Many of us are not morning people on the best of days, and chronic illness can make it even more tempting to remain under the covers until well into the afternoon. Even once you get up you stumble around like a zombie for the first hour or two of your day, waiting for yourself to wake up.
Rather than an excuse to sleep in, chronic illness makes it even more necessary that you implement a daily morning routine for yourself. Reserving the first sixty to ninety minutes of your morning for a few daily practices will energize you and give you the tools you need to have a focused and productive rest of your day.
Hal Elrod, author of The Miracle Morning, studied successful people and formulated a morning routine that would allow him to emulate those people’s common daily habits. Every morning for ten minutes each, he practices meditation, affirmations, visualization, exercise, reading, and writing. An easy way to remember this routine is the abbreviation S.A.V.E.R.S: Silence, Affirmations, Visualization, Exercise, Reading, and Scribing.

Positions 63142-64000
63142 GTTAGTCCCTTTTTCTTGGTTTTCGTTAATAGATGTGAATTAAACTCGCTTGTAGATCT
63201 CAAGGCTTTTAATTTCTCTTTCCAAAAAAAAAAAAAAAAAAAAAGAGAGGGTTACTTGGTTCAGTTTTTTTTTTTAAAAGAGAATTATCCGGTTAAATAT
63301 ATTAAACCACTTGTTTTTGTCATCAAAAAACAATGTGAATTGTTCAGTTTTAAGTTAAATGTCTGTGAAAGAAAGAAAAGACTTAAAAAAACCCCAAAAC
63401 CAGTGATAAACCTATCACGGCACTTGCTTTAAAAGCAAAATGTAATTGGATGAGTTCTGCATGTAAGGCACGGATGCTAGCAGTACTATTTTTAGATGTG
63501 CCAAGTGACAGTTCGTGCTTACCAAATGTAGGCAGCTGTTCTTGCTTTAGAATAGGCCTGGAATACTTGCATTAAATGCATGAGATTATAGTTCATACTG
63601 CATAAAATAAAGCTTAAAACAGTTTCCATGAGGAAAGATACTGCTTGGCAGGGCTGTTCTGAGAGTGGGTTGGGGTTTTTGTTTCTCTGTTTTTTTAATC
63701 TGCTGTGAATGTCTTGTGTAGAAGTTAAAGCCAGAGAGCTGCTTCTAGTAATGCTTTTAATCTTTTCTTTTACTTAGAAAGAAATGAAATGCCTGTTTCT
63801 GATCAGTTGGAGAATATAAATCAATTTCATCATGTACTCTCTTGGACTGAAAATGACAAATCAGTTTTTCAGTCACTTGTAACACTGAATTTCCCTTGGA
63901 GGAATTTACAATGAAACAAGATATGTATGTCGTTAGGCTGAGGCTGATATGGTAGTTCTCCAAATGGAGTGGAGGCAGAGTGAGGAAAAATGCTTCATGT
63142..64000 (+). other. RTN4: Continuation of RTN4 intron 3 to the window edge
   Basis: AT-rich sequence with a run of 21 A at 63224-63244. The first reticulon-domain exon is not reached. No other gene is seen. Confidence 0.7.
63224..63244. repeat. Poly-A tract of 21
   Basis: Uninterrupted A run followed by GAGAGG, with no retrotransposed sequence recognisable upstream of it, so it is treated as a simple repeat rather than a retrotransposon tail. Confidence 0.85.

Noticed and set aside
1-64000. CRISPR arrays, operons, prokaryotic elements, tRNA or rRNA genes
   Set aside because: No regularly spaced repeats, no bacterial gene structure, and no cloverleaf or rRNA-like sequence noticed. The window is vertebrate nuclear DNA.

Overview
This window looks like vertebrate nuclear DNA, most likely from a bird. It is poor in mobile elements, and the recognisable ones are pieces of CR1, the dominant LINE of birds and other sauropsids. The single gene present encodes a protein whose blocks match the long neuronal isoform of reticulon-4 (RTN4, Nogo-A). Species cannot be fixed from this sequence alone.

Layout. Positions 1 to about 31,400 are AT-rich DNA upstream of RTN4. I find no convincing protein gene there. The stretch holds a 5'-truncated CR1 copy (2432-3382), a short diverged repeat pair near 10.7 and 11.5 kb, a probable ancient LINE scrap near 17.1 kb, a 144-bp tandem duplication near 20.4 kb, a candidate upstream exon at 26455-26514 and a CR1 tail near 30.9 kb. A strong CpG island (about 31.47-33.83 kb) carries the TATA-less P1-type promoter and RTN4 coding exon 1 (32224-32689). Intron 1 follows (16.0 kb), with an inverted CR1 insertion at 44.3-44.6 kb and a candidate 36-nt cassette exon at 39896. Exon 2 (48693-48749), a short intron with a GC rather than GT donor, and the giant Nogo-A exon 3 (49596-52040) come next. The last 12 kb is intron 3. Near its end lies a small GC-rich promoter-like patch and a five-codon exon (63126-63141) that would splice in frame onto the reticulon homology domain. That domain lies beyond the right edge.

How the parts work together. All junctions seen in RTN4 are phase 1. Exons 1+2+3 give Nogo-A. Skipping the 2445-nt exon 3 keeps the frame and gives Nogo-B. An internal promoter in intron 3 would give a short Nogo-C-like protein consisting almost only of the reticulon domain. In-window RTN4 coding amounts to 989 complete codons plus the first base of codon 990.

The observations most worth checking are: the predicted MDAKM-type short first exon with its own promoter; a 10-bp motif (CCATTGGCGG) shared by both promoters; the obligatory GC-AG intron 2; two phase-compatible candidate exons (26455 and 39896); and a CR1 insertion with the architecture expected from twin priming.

You don’t have to try to fit six different activities into the first hour of your morning, though, especially not when you’re just starting out. Getting into the habit of taking a walk each morning is a great way to start getting used to starting your day the same way each day. Then, as you become more comfortable, you can add in some slightly more strenuous exercise and ten to fifteen minutes of meditation. You should of course only do exercise-wise what your doctor approves of. The important thing is to build daily habits that will start your day off right.
It’s easy to know that a morning routine would be helpful, but it’s quite difficult to actually implement one. One morning you fall prey to the seductive siren song of your snooze button and suddenly you’re right back where you were three months ago.
What’s been helpful for me is plugging each part of my morning routine into my daily schedule. Each time I look at my schedule and see my walk, workout time, and meditation time listed there I feel more accountable to actually get those things done.
Getting up at the same time each day will also help you to stick to your new morning routine. Eventually your body will fall into a sort rhythm and it will get easier and easier to get up and get going each day.
You may feel like your illness has earned you an extra hour or two of sleep in the morning. But if you really want to achieve your dreams, you shouldn’t let your illness stand in the way of the habits that will bring you success.